Tax court cases frequently inform on interesting subjects. For example, did you know one cubic yard of sand generally weighs 1-1/2 tons? That’s according to footnote four in 140 T.C. No. 15 (Chapman Glen Limited). In this case, the value of the sand, and other assets, are in dispute—which leads to another interesting subject: valuing assets.
Fair market value is a term often discussed in tax law, and generally defined as the price a willing buyer in possession of all relevant facts would pay a willing seller. Three approaches are typically used to determine the fair market value of property: (1) the market approach, (2) the income approach, and (3) the asset-based approach.
The market approach requires a comparison of the property with similar property sold in an arm’s-length transaction in the same timeframe. The property is valued by taking into account the sale prices of the similar property and the differences between that property and the property being valued.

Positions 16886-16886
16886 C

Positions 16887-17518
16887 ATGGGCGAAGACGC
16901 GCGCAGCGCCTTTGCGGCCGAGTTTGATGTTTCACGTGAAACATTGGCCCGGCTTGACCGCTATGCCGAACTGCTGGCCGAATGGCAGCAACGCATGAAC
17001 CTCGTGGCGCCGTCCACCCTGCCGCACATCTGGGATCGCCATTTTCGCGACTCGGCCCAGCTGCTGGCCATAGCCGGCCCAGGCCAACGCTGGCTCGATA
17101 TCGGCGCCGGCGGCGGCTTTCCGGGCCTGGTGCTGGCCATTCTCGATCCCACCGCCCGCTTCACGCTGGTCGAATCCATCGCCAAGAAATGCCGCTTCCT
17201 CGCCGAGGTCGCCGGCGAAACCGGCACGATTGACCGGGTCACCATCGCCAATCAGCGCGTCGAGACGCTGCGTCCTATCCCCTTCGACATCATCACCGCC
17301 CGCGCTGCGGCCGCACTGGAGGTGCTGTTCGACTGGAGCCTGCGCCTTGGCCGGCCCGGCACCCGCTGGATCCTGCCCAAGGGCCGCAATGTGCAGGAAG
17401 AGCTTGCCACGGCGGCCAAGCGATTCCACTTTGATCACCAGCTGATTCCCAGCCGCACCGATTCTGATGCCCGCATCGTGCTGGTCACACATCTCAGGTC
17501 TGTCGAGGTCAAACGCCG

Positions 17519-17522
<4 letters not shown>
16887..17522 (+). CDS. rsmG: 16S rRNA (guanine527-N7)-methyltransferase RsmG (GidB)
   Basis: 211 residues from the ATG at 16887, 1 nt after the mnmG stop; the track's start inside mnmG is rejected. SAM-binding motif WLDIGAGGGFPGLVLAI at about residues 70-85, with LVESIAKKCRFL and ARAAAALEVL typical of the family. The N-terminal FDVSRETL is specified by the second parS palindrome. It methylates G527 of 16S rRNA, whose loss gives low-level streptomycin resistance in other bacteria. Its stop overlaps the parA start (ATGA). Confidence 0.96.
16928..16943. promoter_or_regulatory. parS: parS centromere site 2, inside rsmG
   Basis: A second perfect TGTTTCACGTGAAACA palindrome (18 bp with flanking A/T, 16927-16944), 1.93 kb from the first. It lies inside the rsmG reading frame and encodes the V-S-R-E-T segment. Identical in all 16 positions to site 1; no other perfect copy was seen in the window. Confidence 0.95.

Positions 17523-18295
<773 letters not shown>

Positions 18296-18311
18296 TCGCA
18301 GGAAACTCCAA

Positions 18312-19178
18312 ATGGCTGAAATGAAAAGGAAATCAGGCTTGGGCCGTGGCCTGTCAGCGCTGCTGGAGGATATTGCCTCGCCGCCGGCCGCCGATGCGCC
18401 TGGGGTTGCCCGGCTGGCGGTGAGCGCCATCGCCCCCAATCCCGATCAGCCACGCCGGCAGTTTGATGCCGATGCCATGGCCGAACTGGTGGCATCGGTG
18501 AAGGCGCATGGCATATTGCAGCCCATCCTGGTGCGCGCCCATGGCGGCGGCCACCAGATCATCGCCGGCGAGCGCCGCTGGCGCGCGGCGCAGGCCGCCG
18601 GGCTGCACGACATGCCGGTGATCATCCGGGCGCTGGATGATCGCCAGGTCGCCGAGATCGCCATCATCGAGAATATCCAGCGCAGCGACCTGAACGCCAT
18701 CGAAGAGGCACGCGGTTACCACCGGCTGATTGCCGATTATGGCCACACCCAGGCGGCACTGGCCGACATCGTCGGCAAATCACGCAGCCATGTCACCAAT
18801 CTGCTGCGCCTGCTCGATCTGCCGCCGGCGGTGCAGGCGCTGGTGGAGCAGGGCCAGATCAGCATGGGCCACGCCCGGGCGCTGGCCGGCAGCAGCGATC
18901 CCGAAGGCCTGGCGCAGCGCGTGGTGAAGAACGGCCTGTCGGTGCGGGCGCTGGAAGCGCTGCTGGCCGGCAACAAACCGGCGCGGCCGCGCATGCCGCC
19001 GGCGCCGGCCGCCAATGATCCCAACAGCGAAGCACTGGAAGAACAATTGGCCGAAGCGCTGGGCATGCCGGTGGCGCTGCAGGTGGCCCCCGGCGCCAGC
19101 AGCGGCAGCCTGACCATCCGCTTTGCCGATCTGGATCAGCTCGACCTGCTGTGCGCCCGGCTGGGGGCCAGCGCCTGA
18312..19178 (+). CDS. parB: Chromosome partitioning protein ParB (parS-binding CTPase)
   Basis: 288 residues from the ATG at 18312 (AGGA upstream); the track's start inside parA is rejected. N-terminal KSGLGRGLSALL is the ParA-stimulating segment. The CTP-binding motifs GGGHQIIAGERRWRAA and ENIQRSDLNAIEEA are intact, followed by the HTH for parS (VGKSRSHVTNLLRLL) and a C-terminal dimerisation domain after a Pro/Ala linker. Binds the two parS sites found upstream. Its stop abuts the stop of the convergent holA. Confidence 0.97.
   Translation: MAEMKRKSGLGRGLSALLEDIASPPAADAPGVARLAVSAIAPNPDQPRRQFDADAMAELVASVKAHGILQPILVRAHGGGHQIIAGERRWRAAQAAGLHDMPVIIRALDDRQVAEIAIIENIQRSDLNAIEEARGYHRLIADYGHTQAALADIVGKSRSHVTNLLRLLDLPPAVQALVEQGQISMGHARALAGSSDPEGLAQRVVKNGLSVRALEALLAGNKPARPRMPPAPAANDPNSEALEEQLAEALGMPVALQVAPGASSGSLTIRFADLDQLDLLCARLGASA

The income approach values property by computing the present value of the estimated future cash flow of the property. The estimated cash flow equals the sum of the present value of the available cash flow and the present value of the property’s value at the end of its useful life.
The asset-based approach values property by determining the cost to reproduce it less depreciation or amortization.
Once you’ve found the value, it may be reduced by a “bulk discount”, which reflects the fact that the sale of a large block of property in the same general location over a reasonable period of time usually depresses the price for that property.
And one last bit of interesting trivia: Rip rap is the rock retaining wall that goes along the beach to dissipate the energy from the ocean to prevent cliff erosion.